A Cure for Cheating: Learning For Learning's Sake

Cheating is a pernicious problem that most teachers deal with at some point. In her research, Stanford senior lecturer Denise Pope found that out of thousands of juniors and seniors surveyed only five percent did not cheat. It's hard for teachers to catch cheating, but when they do trust is broken, students are penalized and no one ends up happy. In her Atlantic article, Jessica Lahey explains how she has begun to shoulder some of the blame when her students cheat and describes how creating a culture of learning based on mastery instead of test scores helps solve the problem.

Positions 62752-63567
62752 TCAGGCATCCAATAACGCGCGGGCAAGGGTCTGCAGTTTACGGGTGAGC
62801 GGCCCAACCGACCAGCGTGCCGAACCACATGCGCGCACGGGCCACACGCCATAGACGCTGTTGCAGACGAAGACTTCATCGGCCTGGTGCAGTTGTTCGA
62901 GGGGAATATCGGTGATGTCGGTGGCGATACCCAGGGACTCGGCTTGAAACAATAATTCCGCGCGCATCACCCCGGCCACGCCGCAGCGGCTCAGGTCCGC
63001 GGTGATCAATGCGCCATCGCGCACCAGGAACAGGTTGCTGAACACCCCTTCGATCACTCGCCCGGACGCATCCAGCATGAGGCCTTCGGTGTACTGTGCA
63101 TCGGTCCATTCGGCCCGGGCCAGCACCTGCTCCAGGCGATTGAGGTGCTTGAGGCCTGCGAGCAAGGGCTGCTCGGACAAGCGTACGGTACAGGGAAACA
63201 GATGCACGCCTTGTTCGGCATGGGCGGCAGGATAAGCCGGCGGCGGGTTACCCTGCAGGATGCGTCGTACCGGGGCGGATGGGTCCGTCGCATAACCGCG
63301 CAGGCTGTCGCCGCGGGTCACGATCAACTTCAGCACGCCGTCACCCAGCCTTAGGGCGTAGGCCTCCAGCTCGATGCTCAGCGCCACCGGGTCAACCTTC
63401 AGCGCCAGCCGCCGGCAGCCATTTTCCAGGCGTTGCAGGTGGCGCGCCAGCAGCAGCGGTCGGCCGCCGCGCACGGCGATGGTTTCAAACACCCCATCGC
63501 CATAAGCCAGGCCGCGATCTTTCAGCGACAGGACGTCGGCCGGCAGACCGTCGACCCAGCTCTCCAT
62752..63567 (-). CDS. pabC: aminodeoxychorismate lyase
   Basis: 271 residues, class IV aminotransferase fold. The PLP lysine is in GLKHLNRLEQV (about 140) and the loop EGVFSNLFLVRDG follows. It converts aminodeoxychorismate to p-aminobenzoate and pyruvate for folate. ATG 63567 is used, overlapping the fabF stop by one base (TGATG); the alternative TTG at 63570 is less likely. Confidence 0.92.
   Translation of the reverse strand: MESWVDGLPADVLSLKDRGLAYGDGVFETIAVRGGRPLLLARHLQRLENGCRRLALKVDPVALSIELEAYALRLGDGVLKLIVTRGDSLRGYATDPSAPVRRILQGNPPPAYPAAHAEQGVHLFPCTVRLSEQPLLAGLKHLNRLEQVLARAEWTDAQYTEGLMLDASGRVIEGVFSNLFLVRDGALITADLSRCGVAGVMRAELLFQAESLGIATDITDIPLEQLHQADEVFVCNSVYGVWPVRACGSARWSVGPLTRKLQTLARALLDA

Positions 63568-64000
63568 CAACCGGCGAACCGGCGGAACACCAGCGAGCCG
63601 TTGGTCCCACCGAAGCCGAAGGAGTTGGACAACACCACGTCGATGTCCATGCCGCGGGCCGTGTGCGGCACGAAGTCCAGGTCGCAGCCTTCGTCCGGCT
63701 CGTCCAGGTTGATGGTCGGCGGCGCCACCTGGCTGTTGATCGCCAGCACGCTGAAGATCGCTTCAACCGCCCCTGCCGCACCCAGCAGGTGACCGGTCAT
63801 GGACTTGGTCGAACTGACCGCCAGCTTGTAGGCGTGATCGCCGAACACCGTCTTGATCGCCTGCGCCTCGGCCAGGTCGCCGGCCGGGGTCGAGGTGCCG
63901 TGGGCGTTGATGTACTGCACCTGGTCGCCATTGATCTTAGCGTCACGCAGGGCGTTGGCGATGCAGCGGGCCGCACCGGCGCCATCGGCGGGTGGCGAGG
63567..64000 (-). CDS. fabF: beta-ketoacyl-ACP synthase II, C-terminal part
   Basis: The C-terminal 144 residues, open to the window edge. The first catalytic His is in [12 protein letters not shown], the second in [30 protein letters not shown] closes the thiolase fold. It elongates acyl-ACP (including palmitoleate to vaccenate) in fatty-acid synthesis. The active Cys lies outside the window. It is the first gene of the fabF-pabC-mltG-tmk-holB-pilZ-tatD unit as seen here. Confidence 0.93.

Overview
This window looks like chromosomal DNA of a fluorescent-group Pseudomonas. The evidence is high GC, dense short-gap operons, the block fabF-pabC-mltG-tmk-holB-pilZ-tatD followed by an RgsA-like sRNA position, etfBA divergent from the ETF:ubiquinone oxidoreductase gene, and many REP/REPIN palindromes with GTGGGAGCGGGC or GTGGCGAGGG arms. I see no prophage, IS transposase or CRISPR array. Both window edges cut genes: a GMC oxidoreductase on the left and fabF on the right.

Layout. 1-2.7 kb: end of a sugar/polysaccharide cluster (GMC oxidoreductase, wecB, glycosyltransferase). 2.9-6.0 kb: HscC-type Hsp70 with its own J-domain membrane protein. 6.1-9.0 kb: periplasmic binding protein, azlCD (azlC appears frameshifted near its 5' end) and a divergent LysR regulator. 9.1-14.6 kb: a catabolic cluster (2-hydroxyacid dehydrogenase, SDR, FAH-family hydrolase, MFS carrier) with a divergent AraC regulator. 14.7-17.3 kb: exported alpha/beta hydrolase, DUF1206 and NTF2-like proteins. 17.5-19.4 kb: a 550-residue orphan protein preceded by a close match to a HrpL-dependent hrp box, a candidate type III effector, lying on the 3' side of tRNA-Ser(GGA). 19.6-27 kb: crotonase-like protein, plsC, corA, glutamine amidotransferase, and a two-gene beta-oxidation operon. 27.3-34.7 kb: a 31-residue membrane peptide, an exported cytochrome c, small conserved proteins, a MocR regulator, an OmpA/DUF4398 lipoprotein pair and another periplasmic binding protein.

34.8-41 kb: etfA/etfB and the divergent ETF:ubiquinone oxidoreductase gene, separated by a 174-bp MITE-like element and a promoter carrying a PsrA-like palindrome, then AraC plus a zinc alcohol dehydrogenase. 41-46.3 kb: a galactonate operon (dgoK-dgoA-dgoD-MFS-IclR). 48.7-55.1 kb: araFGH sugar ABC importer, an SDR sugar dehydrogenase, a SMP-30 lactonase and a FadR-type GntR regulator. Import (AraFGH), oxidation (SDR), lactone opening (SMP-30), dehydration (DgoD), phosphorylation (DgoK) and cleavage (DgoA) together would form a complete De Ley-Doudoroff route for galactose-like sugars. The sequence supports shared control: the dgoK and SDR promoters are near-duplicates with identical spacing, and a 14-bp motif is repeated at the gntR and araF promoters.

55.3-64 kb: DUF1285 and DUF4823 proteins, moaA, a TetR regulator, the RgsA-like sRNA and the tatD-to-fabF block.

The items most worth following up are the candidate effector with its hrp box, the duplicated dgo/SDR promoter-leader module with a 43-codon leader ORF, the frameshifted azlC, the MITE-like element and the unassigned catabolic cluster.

"My teaching methods and classroom habits are often as much to blame as their response to them," writes Lahey. "If my teaching practices create an atmosphere in which students resort to cheating rather than rely on their own hard work and discovery, I'm doing something wrong."

A Classroom Where No One CheatsWhen I catalog my personal top ten list of teaching failures, the first spot always goes to the same offense: cheating. The times I've caught the eye of a student whose glance has wandered on to a classmate's test. When I've compared two identical, oddly misspelled answers two different quizzes.

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